Wednesday, May 6, 2020

The Harris Stowe State University - 917 Words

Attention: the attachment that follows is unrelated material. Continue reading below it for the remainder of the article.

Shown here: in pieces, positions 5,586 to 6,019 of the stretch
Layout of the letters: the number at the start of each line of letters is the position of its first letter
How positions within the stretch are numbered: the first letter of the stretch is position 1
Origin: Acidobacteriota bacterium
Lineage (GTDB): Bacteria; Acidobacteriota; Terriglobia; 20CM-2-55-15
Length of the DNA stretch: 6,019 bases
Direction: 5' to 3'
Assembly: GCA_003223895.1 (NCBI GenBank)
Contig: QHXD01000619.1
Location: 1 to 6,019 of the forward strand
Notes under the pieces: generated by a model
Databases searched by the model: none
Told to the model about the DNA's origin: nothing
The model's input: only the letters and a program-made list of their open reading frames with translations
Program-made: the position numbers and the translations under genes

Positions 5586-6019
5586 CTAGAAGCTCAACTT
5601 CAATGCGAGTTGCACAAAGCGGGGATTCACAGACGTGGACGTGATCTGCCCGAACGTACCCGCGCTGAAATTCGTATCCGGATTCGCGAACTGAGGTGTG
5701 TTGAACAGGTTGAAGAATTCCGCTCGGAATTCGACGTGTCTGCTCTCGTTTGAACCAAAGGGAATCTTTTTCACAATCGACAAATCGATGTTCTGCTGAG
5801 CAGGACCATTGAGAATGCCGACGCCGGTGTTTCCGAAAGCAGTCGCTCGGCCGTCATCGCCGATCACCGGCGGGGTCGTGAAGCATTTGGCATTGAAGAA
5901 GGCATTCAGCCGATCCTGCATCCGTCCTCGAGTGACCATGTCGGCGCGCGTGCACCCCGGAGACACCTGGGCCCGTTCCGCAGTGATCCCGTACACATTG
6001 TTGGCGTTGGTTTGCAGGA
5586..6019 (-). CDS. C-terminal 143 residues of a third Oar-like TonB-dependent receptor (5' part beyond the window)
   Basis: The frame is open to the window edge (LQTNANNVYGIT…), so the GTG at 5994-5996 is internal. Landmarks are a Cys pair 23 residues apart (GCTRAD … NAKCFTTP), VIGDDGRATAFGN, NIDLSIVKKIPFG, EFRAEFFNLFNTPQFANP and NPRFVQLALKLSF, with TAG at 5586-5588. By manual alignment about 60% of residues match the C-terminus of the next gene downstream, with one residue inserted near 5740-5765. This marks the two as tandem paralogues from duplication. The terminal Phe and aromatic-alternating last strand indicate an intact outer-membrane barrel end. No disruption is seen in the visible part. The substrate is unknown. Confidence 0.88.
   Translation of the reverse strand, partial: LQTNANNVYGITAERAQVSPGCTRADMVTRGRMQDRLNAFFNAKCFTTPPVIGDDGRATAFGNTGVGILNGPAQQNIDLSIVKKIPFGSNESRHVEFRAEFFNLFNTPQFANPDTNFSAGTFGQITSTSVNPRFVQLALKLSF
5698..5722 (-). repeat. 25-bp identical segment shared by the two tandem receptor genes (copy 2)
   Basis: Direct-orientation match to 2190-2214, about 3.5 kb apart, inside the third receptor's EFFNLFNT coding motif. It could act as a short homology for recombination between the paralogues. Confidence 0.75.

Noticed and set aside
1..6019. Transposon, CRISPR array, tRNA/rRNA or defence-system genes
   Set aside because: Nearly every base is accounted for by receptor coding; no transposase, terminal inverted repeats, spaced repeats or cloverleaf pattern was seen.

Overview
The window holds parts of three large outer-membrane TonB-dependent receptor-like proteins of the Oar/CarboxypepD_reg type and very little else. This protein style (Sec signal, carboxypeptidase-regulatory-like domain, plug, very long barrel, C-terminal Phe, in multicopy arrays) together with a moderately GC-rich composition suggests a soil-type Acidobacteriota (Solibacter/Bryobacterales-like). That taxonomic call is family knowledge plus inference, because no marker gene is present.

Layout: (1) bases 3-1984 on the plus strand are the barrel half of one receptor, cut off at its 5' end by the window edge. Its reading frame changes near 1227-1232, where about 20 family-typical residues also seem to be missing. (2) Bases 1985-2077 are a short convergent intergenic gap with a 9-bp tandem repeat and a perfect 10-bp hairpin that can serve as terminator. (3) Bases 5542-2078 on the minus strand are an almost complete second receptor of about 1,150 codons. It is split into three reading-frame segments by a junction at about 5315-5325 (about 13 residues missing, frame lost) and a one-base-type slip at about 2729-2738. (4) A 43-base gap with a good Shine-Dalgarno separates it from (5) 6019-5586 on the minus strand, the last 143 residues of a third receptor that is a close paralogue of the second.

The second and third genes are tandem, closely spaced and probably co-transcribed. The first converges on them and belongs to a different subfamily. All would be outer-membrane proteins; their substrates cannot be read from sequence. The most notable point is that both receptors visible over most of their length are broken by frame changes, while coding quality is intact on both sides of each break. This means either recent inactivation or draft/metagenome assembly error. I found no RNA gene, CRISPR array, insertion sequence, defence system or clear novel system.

The Harris-Stowe State University began in the year 1857 after the St. Louis Public Schools decided to establish a school meant specifically for white students. Initially, the state named the school Harris Teachers College. The naming of the school was in regard to the honor of William Torrey Harris who served as a St. Louis superintendent of schools as well as the Commissioner of Education in the United the year 1920, the university had the opportunity to offer a four-year bachelor’s degree for arts and education courses. Furthermore, the St. Louis school system established an educational system that trained black teachers in 1890, changing the university’s name to Stowe Teachers College. The latest name was on the honor of Harriet Beecher Stowe. In 1954, the Supreme Court under the case of Brown v. Board of Education ruled the integration of Stowe and Harris colleges to form one institution under a merger that saw the creation of Harris Stowe State Universit y (Wetstein, 2010, p.16). Consequently, the university entered the state system of public higher education. The initial four-year education degree program expanded to Bachelor of Science in education before the integration of other several new courses. That included bachelor in science and urban education whose primary objective was to enable the need for addressing problems that specifically affected urban dwellers. The university’s degree in business administration provided several professional options. InShow MoreRelatedDeconstruction of the Theory of White Supremacy in Uncle Toms Cabin1104 Words   |  5 Pages In the novel, Uncle Tom’s Cabin, Harriet Beecher Stowe unmasks the unjust and unfair treatment of blacks by whites during the time in which she lived. Stowe goes on to criticize American slave owners for their irrational justifications of slavery. They use racial superiority and sub-human categorization of blacks as means of justifying slavery. She deconstructs the theory of white supremacy in her emotional and thought provoking novel. Stowe demonstrates in her depiction of the beating of theRead MoreAnalysis Of Felice Hill Gaines, An Educator, And A Trail Blazer1542 Words   |  7 Pagesâ€Å"I put out the very best that was in. I often state I ‘m not here for myself but for others coming behind me† These are the powerful words of one strong dedicated woman, who devoted her life to helping others and who’s legacy paved the way for other women and African Americans. Felice Hill Gaines was an educator, devoted worker, a scholar, and a trail blazer. Felice Hill Gaines was born in St. Louis on September 25th 1908 to Samuel F. and Anita Hill. Mrs. Gaines Married Samuel Gaines of WarrensburgRead More Harriet Beecher Stowe’s Uncle Tom’s Cabin Essay3155 Words   |  13 Pagesit will always be known as great literature because of the reflection of the past and the impact on the present. Harriet Beecher Stowe seemed destined to write great protest novels like Uncle Tom’s Cabin: her father was Lyman Beecher, a prominent evangelical preacher, and her siblings were preachers and social reformers. Born in 1811 in Litchfeild, Connecticut, Stowe moved with her family at the age of twenty-one to Cincinnati. During the eighteen years she lived there she was exposed to slaveryRead MoreHarriet Beecher Stowe s Uncle Tom s Cabin1015 Words   |  5 Pages Mrs. Shelby and Marie St. Clare in Uncle Tom’s Cabin Brandi N. 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Uncle Tom’sRead MoreThe Influence of the 1850s in Uncle Toms Cabin275 4 Words   |  12 Pagesopening scene, Stowe introduces Arthur Shelby, a typical southern slaveholding gentleman, and he is discussing his debt with Mr. Haley, a rather insidious slave trader. Because he is in debt, Shelby fastidiously sells his most valuable slave, Tom, an extremely steady, honest, capable (Stowe 4) and dedicated middle-aged man who was united with much kindliness and benevolence (26), along with Harry Harris, a young slave boy. A sub plot includes Harry and his mother, Eliza Harris, appalled by theRead MoreEssay about Uncle Toms Cabin and the Grief of Harriet Beecher Stowe3451 Words   |  14 Pagesabolitionist Harriet Beecher Stowe grieved over death as both mother and child. When she was only five years old, her mother Roxana Foote Beecher, died of tuberculosis. Later at age 38, she lost her infant son Charley to an outbreak of cholera. Together these two traumatic events amplified her condemnation of slavery and ultimately influenced the writing of on e of Americas most controversial novels, Uncle Toms Cabin. On June 14, 1811 Harriet Beecher Stowe became the seventh child bornRead More The Christian Stand Taken in Uncle Toms Cabin by Harriet Beecher Stowe2281 Words   |  10 Pagesand Women’s rights movement were bringing forth a new dimension of writers taking hard positions on these issues. Harriet Beecher Stowe became one of the country’s most well known writers who bridged these factions together with her famous book, Uncle Tom’s Cabin. Her position was not from the perspective of women’s rights as much as the rights and freedom of slaves. Stowe appealed to the basis of Christian beliefs and maternal instincts more than that of the assertive and vocal Women’s movement. SheRead MoreThe Life And Success Of Jean Piaget. By. Jasmine Simmons.1885 Words   |  8 Pages The Life and Success of Jean Piaget By Jasmine Simmons Harris Stowe State University EDUC 0223 (01) â€Æ' Introduction: Jean William Fritz Piaget born (August 9th 1896 – September 6th1980) in Neuchatel, Switzerland, would become one of the worlds best Philosopher and Psychologist. One of his best works was the Cognitive Development on children which is also used in today’s way of how a child learns as well as the Binet Intelligent Test which is still used in today’s school system. Piaget was a veryRead MoreThe Cause and Effects of Beauty and the Ideal Women Essay2292 Words   |  10 Pagesidealized and the most sought after look of the century (Banner 43). The Steel-engraving look promoted fragileness and delicacy, milky white skin, waits of eighteen inches, and what was called the bee stung lips (Banner 48). According to Harriet Beecher Stowes, â€Å"In addition to dieting, women also corseted themselves to appear thin. Since early time, corsets had been a standard item of fashionable women’s attire† (qtd. in Banner 47-48). Women in the past did many things to get that Steel-engraving lady